Preferred Path and Support
Note that neither the concept of “preferred movement path” nor the “comfort filter” eliminate shoes that offer control. Through their own research at the German Sports University in Cologne, Brooks Running has developed a similar concept that is informing their shoe design and marketing. Brooks wants to build shoes that allow each runner to follow their own “stride signature.” That’s not the same, however, as saying all shoes should be similar to going barefoot.
Carson Caprara, Brooks’ senior global product line manager, explains that while the body has a way it wants to run in a vacuum, external forces such as gravity, inflexibility, or muscle weaknesses can make it hard to maintain that pathway. If you lose the ability to maintain your natural pattern, your body accepts help from the shoe. “The support of the shoe, instead of stopping motion, is supporting the preferred motion,” Caprara explains.
For Nigg, the comfort filter will, ideally, identify this. If you need a support post in your shoe—because your foot doesn’t want to pronate but is pronating because of fatigue—a shoe with a post will feel most comfortable on the run. But assessing this requires a lot of self knowledge and often doesn’t become clear until you’re in the middle of a long run at the end of a long week. Or it can change day to day depending on your speed, your fatigue, the time of day, or even your biorhythmic cycles.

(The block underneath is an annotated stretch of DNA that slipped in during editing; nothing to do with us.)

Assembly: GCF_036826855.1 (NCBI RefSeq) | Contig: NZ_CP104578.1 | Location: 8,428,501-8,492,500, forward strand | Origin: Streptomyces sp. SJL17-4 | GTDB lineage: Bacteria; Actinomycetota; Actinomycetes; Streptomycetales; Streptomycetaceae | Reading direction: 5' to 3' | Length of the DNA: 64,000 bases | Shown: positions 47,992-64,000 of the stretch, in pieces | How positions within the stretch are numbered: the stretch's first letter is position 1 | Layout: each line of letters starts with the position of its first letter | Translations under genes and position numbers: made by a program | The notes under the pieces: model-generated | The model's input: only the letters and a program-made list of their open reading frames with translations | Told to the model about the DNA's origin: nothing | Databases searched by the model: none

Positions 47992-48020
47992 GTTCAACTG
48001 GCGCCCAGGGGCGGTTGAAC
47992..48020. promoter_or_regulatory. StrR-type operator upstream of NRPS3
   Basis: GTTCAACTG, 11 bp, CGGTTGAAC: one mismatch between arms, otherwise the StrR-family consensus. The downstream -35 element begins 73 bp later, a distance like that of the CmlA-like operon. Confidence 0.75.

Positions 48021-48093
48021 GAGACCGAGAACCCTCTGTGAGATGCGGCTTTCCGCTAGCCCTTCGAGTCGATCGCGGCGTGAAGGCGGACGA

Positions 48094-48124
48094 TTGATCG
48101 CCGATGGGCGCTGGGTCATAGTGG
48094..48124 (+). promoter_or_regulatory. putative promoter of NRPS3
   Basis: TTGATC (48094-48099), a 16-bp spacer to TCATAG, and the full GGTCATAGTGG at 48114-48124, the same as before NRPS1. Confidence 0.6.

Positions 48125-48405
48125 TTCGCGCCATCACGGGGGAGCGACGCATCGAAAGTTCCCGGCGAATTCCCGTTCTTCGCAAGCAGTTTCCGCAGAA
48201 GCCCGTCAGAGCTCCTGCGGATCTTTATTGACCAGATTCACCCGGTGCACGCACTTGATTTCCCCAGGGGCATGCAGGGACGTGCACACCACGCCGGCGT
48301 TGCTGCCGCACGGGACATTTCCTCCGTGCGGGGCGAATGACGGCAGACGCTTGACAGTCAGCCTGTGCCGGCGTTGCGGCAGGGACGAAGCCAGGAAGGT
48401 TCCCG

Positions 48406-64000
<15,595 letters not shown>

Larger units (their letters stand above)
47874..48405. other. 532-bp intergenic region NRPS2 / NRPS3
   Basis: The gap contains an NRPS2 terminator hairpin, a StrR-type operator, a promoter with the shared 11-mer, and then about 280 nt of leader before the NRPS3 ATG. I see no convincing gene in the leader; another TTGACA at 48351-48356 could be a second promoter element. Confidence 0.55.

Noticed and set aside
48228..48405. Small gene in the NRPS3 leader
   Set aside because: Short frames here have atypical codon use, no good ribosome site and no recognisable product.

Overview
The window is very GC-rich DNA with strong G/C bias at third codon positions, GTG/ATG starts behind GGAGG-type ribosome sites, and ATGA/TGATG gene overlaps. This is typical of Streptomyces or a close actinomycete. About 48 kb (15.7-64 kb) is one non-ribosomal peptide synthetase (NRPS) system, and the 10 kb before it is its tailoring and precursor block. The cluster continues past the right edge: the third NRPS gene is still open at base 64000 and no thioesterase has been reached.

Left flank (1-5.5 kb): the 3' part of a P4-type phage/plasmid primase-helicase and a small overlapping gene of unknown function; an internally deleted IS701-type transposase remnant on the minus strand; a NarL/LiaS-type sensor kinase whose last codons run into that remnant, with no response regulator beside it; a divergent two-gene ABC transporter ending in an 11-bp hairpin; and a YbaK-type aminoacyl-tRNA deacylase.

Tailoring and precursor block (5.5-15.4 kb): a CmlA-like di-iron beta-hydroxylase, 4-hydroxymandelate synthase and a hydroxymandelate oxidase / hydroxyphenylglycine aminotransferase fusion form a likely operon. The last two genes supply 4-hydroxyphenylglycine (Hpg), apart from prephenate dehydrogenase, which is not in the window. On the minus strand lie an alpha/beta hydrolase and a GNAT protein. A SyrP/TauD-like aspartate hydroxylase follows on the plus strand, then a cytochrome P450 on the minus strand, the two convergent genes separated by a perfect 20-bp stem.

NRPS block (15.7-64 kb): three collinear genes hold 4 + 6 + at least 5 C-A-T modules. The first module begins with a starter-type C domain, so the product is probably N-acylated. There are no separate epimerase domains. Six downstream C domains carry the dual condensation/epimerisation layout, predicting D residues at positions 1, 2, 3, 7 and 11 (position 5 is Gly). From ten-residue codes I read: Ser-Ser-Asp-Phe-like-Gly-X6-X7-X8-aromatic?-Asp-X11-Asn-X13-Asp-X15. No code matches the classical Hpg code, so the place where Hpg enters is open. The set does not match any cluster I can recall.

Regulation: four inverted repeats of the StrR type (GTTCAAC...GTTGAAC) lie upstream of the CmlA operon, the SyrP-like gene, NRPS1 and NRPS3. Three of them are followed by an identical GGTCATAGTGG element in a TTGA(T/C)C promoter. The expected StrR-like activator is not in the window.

Even the Niggs admit to difficulties in our ability to accurately assess comfort. Sandro points to a 2002 study conducted by their group that showed that two-thirds of the subjects struggled to provide a consistent assessment of the comfort of shoe inserts on a sliding scale from day to day. They were more consistent with a simple “Yes/No” response to “is this insert comfortable” but still had less than 50 percent consistency.
Help From an Expert
Given the limits and difficulties of the comfort concept, is there still room for advice from the shoe fitter you can find at a specialty running store? Every expert consulted (even Sandro Nigg) agrees that a knowledgeable shoe fitter can help you know if you need support and guide you to shoes that will end up being the best—and the most comfortable for you. The caveat is that not everyone giving advice is knowledgeable.
Brooks is working on a system that will measure your preferred path in a controlled setting, then see how far you deviate from that when you are running. That system is rolling out to specialty shoe stores during 2016.